Just thought that I’d point that out. The Campaign to Needlessly Smear Bloggers continues at the National Book Critics Circle blog. One of the organizers of the Atlanta book review protest had this to say:
Seriously, though, blogs are kind of like parasitic microorganisms which feed off of a primary host. For the sake of this discussion, the host is clearly print media. Some are the good bacteria and some are transient and viral. Or maybe I can upgrade blogs to the status of some sort of interstitial or synovial fluid, buffering the vital organs of the media (newspaper, television, radio, the Internet)? But, c’mon, if newspapers are dying, then blogs are the maggots come to feast upon their corpses.
Wow. That’s offensive. The “seriously though” would lead you to believe that what preceded it was a joke or tongue-in-cheek – sure doesn’t seem like it. The post’s main point, if I can paraphrase, is that most blogs do not produce anything original or interesting. Ugh.
A post by novelist Lee Smith says:
I would take issue with the notion that blogs will somehow replace newspaper book reviews. During a recent visit with a local book club, a group of 16 well-read, highly intelligent women, I asked how many of them had recently read a book review on a blog. The answer was, nobody! Then I asked if any of them had EVER gone to a blog to read book reviews. Again, nobody. The average reader—the average person—just doesn’t do this yet. Maybe we read reviews on Amazon, but that’s it. Readers read book reviews because they happen upon them in the newspaper.
There you go. Just by visiting this blog and others like it, you are separating yourself from the average reader, nay, the average person. I’ve yet to hear anyone say that lit blogs will replace book reviews generated by the mainstream media. Why must this be a death match in which only one form of commentary emerges to rule victorious?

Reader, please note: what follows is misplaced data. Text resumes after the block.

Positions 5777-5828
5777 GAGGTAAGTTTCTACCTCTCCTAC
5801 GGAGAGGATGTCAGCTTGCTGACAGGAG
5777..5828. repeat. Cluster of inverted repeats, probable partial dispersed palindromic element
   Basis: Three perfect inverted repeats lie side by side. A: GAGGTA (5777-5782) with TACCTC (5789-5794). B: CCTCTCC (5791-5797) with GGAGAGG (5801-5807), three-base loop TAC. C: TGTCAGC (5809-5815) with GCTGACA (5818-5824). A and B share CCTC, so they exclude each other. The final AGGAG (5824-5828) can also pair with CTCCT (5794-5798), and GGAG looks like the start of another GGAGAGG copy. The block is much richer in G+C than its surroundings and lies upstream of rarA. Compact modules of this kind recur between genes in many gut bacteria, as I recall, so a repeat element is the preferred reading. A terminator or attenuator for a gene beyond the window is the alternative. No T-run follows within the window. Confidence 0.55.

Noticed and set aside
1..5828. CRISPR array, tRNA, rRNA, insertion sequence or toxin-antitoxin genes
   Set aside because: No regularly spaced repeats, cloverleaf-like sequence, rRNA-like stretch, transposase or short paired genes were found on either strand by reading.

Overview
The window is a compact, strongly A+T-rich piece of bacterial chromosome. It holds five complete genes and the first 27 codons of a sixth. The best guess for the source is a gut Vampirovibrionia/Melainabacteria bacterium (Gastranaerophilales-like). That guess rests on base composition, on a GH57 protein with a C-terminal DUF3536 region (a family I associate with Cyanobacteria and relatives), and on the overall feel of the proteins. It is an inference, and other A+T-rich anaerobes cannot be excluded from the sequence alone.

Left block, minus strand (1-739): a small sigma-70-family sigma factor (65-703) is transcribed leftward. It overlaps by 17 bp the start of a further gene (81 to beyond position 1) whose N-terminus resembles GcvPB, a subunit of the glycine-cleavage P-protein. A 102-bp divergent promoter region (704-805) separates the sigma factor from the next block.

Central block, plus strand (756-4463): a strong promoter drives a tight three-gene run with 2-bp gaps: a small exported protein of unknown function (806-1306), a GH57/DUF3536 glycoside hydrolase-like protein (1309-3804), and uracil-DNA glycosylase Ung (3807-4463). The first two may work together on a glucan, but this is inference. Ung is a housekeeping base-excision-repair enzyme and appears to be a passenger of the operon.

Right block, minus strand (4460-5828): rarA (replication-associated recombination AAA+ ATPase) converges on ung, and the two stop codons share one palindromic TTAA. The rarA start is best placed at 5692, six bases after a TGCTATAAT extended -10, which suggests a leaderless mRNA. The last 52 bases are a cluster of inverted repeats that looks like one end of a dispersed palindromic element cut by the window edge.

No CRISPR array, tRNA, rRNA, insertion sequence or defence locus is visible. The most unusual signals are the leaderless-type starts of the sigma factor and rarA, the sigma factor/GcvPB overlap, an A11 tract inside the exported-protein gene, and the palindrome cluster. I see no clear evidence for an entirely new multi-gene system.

Things have gotten so ridiculous over at the NBCC blog that the webmistress had to post a note that says that the views expressed on the blog are not hers nor do they represent the NBCC. And then another post at the NBCC points to data that show, like it not, that newspaper readers are migrating to the online editions in record numbers. People are getting information from their electronic interweb page viewing machines.
There has been a lot of bemoaning of the death of the Atlanta literary scene, and the truth of the matter is that it has never seemed more vibrant than it does right now. Maybe I’m just paying better attention these days. In the last month or so we’ve seen some top notch authors coming to town. As I’ve mentioned, we just had Irvine Walsh in the hood (read about it here and here); Walter Isaacson read recently from his Einstein bioghraphy; and Dave Eggers and Valentino Achak Deng were also here, just to name a few.
Here are some upcoming events in the next eight days that you may want to mark on your calendar and come out to support:
- On Thursday May 24, Michael Chabon will be reading at the Barnes and Noble on Peachtree in Buckhead.
- On Monday May 28, Khaled Hosseini will be reading at Georgia Perimeter College from his new book A Thousand Splendid Suns.
- Then on Tuesday, May 29th, Marisha Pessl will be reading from Special Topics in Calamity Physics at the Decatur Library.
I promise not to post for at least a week on the topic of being outraged by the latest ill-informed commentary deriding lit blogs. Unless it is really offensive.